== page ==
For

sapphire,

add

0.106

cobalt carbonate.

"

emerald

"

0.530

iron oxide.

"

amethyst

*>

0.265

manganese carbonate.

"

topaz

"

1.590

uranium oxide.

According to Donault, a magnificent description of artificial ruby can be obtained in the following manner: -Of the mixture given above to produce the white transparent basis of all these stones, 31 parts by weight are taken, which, finely pulverized, are intimately mixed with 2.30 parts antimony glass and 0.05 purple of Cassius. On cooling this mixture, after being well melted, it sometimes gives a transparent mass, and at others an opaque product. When transparent, it is a brilliant imitation of the topaz; when opaque, it forms a splendid imitation ruby by melting 1 part of it with 8 of the primary material (1st formula given above). The product when taken from the crucible is in the form of a brilliant yellow crystal, but before the blow - pipe it is transformed into a vivid red crystal, having exactly the tint of the oriental ruby. (Eisner.)

Cutting Glass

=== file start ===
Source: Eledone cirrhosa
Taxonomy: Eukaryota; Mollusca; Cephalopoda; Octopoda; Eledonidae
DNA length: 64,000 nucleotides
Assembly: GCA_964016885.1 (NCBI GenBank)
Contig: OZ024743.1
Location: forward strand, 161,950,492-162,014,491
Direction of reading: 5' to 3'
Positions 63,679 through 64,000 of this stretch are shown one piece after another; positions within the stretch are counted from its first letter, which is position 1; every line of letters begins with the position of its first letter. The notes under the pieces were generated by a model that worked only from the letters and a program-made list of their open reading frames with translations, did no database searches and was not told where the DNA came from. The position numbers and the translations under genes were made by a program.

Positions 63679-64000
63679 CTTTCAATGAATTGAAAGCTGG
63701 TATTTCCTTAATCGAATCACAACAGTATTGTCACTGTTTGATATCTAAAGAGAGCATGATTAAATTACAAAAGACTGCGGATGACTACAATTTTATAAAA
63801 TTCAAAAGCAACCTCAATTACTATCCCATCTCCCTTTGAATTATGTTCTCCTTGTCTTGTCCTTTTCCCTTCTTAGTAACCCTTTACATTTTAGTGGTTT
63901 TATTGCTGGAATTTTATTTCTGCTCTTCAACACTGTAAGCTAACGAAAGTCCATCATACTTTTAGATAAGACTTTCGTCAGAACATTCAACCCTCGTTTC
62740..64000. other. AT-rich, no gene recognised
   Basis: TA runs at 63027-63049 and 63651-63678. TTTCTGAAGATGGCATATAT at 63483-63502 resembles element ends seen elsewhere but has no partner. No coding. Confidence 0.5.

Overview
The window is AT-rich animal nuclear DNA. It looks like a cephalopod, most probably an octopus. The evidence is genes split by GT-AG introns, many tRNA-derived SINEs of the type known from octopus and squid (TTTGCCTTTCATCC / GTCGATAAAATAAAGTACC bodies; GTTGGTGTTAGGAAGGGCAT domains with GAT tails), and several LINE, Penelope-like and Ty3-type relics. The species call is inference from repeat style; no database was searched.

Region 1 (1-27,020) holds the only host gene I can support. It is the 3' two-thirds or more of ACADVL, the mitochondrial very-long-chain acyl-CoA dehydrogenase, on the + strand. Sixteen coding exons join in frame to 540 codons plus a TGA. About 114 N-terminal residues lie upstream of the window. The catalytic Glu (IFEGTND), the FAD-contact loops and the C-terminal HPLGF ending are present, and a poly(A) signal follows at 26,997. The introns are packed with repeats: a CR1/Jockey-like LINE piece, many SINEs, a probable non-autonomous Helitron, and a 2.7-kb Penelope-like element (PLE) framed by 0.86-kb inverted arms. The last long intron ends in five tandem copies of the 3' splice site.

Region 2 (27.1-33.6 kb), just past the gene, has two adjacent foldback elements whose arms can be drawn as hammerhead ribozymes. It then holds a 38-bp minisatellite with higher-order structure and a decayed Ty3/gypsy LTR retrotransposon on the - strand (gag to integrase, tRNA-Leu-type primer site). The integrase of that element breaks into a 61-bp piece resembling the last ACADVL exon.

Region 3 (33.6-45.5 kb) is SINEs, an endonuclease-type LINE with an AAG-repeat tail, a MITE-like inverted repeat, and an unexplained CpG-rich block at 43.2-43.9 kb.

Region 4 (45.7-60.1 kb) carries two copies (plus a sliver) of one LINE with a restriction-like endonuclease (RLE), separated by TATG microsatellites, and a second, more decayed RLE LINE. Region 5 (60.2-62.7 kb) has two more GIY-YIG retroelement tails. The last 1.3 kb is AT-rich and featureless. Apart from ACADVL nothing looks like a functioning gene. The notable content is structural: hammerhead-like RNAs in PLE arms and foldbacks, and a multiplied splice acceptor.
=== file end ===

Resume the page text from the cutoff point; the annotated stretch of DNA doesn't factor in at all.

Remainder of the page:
(1) Annealed glass vessels may be subjected to a variety of processes after they have become cold. The mark of fracture left at the base of a blown - glass vessel by the working - iron, is removed by pressing it upon the edge of a swiftly - revolving stone wheel. After the inequality is removed, the roughness is polished away by substituting a wooden wheel for the stone one. Cutting and engraving are modified forms of the same process. The difference of effect lies in the greater depth of incision produced in cutting. In either process, lathes are used, in which the glass is pressed against the fitting - tools; these are wheels revolving rapidly in a perpendicular plane. In cutting, the lathes are driven by steam, and the cutting - wheels are of considerable dimensions. The actual cutting is performed by iron wheels supplied from hoppers with sand and water. The incisions produced by iron wheels are smoothed by stone wheels supplied with water, and are polished by wooden wheels supplied with water and emery - powder, putty - powder, pum - ice, or rouge. For engraving, the lathes are usually worked by foot - treadles, and the wheels are of copper, and in some cases do nut measure more than 1/2 in. in diameter.